How much money does a person need to be happy?
According to a study by Princeton University researchers Angus Deaton and Daniel Kahneman, the ideal number is just $75,000.
Yet when it comes to hedge fund managers and CEOs, it seems as though there’s no limit to the wealth they crave — the more, the better. Is this insatiable hunger for more a terrible urge or is it good for society?
Given the U.S.’s persistently high unemployment, it can be cognitively dissonant to see so many millionaires and billionaires and what they do with their cash. Just last week, Oracle (NASDAQ:ORCL) CEO Larry Ellison spent around $500 million to $600 million for the Hawaiian island of Lanai.
The capitalist system has been the key to creating wealth across the globe. It has helped to get millions of people out of poverty in countries such as China, though it has resulted in uneven wealth distribution.
At the same time, a few wealthy hedge fund managers and CEOs have shown that they are aware of their responsibility to society. That is, a good chunk of their riches is being put to good work.
Let’s take a look some notable examples:
Greenlight Capital’s David Einhorn
Einhorn has made billions for his investors, primarily by shorting companies such as Lehman Brothers. He is known for doing intensive research before making a trade.
Oh, and Einhorn is a top-notch poker player. He has paid the $1 million buy-in to play at the World Series of Poker and will give all his profits to the charity City Year.
Paul Tudor Jones’ Robin Hood Foundation
He’s one of the world’s top hedge fund managers. Early in his career, in 1988, he created the Robin Hood Foundation.
It was — and is — not a typical charity. Jones created a new concept called venture philanthropy. This involves using free-market approaches to leveraging the impact of donations, such as setting up metrics and focusing on tough problems.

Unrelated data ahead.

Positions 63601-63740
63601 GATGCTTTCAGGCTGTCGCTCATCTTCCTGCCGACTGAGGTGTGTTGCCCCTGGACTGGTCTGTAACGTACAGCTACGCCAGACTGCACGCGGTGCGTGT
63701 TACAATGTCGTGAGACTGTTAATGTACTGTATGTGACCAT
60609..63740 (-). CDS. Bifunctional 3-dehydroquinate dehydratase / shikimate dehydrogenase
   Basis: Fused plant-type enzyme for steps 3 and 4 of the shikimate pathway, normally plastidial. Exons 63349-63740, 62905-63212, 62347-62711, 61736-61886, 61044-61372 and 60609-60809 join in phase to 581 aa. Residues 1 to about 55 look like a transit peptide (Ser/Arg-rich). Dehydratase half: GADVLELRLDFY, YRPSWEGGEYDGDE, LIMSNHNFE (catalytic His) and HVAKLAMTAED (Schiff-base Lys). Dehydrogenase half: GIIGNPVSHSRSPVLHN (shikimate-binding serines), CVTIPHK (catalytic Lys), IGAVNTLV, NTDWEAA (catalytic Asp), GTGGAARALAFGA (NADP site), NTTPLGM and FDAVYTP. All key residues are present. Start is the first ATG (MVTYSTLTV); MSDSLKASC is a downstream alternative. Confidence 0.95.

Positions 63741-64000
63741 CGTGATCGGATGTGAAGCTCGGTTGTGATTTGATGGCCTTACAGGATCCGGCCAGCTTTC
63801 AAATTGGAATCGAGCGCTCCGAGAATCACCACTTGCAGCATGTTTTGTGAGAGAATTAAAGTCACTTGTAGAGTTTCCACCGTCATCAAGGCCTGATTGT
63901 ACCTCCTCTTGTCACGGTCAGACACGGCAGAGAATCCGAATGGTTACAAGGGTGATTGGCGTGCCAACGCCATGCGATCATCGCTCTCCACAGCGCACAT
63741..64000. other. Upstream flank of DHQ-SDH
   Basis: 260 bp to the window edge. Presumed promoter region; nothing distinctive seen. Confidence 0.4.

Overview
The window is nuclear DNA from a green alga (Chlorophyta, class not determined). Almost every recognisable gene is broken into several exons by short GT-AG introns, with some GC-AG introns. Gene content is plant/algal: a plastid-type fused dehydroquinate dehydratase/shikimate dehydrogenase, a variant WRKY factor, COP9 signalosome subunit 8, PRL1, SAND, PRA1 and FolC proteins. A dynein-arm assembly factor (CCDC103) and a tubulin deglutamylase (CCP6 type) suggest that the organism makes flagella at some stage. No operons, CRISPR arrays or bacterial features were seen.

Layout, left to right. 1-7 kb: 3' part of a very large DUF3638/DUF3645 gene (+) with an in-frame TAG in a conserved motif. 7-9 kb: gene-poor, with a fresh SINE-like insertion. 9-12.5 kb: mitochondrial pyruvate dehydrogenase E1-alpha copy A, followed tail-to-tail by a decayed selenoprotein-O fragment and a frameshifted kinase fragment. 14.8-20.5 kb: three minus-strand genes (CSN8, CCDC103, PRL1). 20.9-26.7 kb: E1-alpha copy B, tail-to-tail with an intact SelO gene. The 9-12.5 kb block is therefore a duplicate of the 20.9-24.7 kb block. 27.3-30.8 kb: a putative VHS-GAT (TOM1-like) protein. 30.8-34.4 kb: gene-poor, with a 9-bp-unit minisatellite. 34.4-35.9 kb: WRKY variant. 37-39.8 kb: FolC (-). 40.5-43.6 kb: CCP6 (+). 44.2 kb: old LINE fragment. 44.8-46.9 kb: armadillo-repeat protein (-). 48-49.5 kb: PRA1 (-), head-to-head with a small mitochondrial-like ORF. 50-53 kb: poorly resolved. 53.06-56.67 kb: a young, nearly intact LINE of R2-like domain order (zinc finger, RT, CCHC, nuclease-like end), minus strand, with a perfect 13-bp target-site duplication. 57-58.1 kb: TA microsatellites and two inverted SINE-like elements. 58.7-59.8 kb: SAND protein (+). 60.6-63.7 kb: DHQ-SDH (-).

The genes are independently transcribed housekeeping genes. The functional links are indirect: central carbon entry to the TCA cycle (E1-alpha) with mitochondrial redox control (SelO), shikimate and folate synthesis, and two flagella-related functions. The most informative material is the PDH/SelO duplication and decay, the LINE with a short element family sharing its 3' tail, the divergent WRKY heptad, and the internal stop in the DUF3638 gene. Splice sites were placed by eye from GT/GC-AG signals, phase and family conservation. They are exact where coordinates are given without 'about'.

Some of the members of the Robin Hood Foundation include GE’s (NYSE:GE) Jeffrey Immelt, Goldman Sachs‘ (NYSE:GS) Lloyd Blankfein and even actress Gwyneth Paltrow.
Facebook’s Mark Zuckerberg
At 28, the Facebook (NASDAQ:FB) CEO is one of the world’s youngest billionaires. But he has already been making contributions to charities. The most high-profile instance was in 2010, when Zuckerberg pledged $100 million to the Newark public school system.
No doubt, it could certainly use the support. Only about half of the student population graduates from high school.
Microsoft’s Bill Gates
The charity of the founder of Microsoft (NASDAQ:MSFT), the Bill & Melinda Gates Foundation, is the world’s largest private foundation, with an endowment of about $33.5 billion. As should be no surprise, its goals are ambitious: One of them is to completely eradicate polio via ubiquitous access to vaccines.
Bill Gates also has something called the “Giving Pledge,” wherein he has sought out wealthy people to commit to give away a majority of their wealth during their lifetimes or via their wills.
A few of the names who have signed on include hedge fund manager Ray Dalio; AOL (NYSE:AOL) co-founder Steve Case, oil tycoon T. Boone Pickens and yes, Mark Zuckerberg.
Tom Taulli runs the InvestorPlace blog IPO Playbook, a site dedicated to the hottest news and rumors about initial public offerings. He is also the author of the upcoming book How to Create the Next Facebook: Seeing Your Startup Through, from Idea to IPO. Follow him on Twitter at @ttaulli or reach him via email. As of this writing, he did not own a position in any of the aforementioned securities.